Celebrating Black Voices

Today marks the first day of Black History Month 2022 and I am happy to be back to share with you how we plan to elevate Black Voices and introduce you to elements of Black culture.

SJPL's Celebration of Black Voices

Last year I celebrated by sharing 30 days worth of Black History. While I will be unable to do that again this year, I do plan to share with you each week some element of Black life and events that celebrate Blackness. This year's events will include storytimes that highlight Black characters, Black entertainers, highlights of Black art and I have also convinced my 100+ year old grandmother to share a story of her childhood telling a first-hand account of what it is like to experience what many of us would consider Black History.

Where We Find Ourselves in 2022

This Black History Month we find ourselves still in the pandemic and trying to combat the battle fatigue from both the virus and the social changes we sought to make as a nation spurred from the protests of the summer of 2020. Like many of you, I have seen the progress that has been made. Juneteenth will officially be celebrated this year in many more cities. While there have been pushes to be more inclusive in many of our institutions we still face upcoming battles. Yet I am hopeful of change. We are having deeper conversations on issues in American public policy on issues of race. However, the work that many fought and died for for decades is still not fully realized as we must as a nation, state, city, community and as individuals continue to challenge and fight against the deeply rooted ways race has always woven it's way into every aspect of our lives even when we were not aware of it.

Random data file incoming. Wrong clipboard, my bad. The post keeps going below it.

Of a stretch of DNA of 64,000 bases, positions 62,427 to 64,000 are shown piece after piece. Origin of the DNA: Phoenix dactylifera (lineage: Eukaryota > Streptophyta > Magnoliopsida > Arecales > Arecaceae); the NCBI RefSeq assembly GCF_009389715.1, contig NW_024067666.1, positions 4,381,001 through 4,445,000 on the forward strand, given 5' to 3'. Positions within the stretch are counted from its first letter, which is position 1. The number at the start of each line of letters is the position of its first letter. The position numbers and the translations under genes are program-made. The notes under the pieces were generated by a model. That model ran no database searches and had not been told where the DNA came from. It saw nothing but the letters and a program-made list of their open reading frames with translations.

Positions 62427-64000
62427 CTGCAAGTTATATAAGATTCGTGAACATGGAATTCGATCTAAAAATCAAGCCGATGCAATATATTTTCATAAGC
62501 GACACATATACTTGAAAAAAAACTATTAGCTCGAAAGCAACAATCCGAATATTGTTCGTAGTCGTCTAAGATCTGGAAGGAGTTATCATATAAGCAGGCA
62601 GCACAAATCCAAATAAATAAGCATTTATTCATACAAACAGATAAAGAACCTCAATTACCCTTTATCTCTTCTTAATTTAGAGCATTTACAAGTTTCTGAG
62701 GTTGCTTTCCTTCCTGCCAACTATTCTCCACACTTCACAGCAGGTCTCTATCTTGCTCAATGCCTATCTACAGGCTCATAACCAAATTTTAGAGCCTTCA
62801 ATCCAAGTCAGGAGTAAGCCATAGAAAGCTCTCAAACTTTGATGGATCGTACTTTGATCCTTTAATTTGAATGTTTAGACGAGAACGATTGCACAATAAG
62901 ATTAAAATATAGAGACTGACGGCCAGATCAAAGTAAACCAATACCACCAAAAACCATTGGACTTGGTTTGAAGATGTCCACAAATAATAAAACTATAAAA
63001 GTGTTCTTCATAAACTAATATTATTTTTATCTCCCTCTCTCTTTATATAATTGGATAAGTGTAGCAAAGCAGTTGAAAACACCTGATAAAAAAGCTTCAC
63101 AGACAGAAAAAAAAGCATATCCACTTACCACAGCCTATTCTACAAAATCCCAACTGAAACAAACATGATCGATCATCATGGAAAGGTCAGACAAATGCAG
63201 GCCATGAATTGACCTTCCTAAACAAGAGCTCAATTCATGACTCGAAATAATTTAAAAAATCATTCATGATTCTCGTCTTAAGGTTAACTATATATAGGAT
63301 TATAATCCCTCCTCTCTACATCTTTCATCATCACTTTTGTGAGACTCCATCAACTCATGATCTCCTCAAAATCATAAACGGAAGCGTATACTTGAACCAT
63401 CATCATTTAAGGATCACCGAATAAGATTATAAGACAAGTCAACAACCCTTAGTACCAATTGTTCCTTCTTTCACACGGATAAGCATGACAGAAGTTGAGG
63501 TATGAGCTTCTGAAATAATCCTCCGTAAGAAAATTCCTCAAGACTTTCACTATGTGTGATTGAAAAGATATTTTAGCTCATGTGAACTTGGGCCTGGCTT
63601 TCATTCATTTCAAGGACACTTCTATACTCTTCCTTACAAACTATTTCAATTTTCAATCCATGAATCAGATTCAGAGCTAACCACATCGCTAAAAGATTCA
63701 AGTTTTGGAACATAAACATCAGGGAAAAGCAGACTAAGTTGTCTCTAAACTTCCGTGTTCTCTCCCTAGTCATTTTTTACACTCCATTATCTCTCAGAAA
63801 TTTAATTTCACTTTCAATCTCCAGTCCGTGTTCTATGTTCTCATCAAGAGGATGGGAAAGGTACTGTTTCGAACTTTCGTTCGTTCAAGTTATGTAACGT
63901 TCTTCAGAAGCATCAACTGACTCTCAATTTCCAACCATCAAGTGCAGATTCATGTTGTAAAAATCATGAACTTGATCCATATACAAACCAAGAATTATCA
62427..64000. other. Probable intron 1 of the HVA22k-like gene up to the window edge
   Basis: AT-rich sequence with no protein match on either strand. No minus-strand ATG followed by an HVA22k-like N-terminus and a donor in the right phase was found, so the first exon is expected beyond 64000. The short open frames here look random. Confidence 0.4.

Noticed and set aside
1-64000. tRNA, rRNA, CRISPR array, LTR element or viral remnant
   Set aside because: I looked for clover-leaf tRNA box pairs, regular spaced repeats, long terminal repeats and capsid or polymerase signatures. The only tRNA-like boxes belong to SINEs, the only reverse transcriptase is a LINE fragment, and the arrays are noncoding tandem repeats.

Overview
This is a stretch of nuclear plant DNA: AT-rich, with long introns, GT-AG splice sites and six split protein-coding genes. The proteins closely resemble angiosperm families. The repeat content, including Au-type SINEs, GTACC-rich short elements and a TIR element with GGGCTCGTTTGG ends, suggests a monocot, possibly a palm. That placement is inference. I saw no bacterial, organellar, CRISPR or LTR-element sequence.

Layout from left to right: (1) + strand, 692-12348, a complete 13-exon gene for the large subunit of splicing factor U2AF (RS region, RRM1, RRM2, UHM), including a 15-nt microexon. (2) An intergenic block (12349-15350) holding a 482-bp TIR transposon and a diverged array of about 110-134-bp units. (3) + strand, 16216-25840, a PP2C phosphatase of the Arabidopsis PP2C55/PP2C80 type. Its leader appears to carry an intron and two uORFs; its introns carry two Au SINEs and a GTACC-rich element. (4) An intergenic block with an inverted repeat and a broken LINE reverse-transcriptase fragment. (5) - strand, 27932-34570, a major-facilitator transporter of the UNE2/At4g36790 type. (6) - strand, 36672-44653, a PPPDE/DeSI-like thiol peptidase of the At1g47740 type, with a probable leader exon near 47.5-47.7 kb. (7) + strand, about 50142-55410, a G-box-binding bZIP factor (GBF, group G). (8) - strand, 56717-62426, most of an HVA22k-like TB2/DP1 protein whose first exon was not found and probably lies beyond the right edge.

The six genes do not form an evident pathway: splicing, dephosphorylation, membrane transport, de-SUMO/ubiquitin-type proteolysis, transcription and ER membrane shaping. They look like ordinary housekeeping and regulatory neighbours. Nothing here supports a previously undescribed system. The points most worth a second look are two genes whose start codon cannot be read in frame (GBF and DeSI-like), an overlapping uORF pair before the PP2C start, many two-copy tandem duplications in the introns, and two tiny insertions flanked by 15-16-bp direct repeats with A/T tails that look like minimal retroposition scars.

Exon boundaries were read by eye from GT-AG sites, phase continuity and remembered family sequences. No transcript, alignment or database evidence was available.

Hope for a Black Future

However I don't want to end today's blog on a low note. Yes we have work to do still. Don't be discouraged. Like when you start a new diet on a plan to loose weight we are often reminded we didn't get all the weight overnight so we will be unable to loose it all overnight. We need to view racial discrimination with the same lens. We will not be able to solve every injustice overnight and yes it will take lifetimes to right the wrongs. We also know how the pendulum of American politics can swing violently in one direction or another. Nevertheless, we must remember that everyday we can do something to fight discrimination by making sure that race is not something we ignore but is put in the front of our minds as we make decisions on where we live, what we learn, who we hire, what events we support and the friends we make.

The First Challenge for BHM 2022

I am an educator at heart so I would not feel right without issuing some homework to start this Black History Month. I challenge you to keep learning this month - dive deeper into the things I share and reflect. So to start off this month, I want you to think about your own history these last two years. Grab a pen and piece of paper or talk with a friend about your own journey into anti-racism work. Ask yourself the following:

  • What have I done in the last two years that championed racial inclusion?
  • Have I made a real friend outside of my racial comfort zone and if you have not what has been the barrier? Have you learned not only about their struggles but their joys?
  • What does Black History mean to me? How have you incorporated that into your life?
  • What do I need to learn more about to be able to do anti-racist work?
  • How have you grown and what areas have you not grown in your journey to better understand race?

I don't have the answers for you as they will be unique to your life but I encourage you today this is where your work this Black History Month should start. Reflect and journal your journey. Seek out new voices and re-read old ones. I challenge you to look inward this month and evaluate who you are. Some of you may be happy with what you uncover, or you may realize that perhaps you have lost steam, you got distracted along the way or you don't like what you see. There is no right or wrong answers here but it is important we do these gut checks because it helps us think about the future and that is the goal to create a future for kids of all creeds, colors, ethnicities and backgrounds that allows them to thrive.

So let's start this journey into Black History Month with hope and a commitment to continuing to do the work to build more equitable communities for everyone. Happy Black Future Month. Let's get started.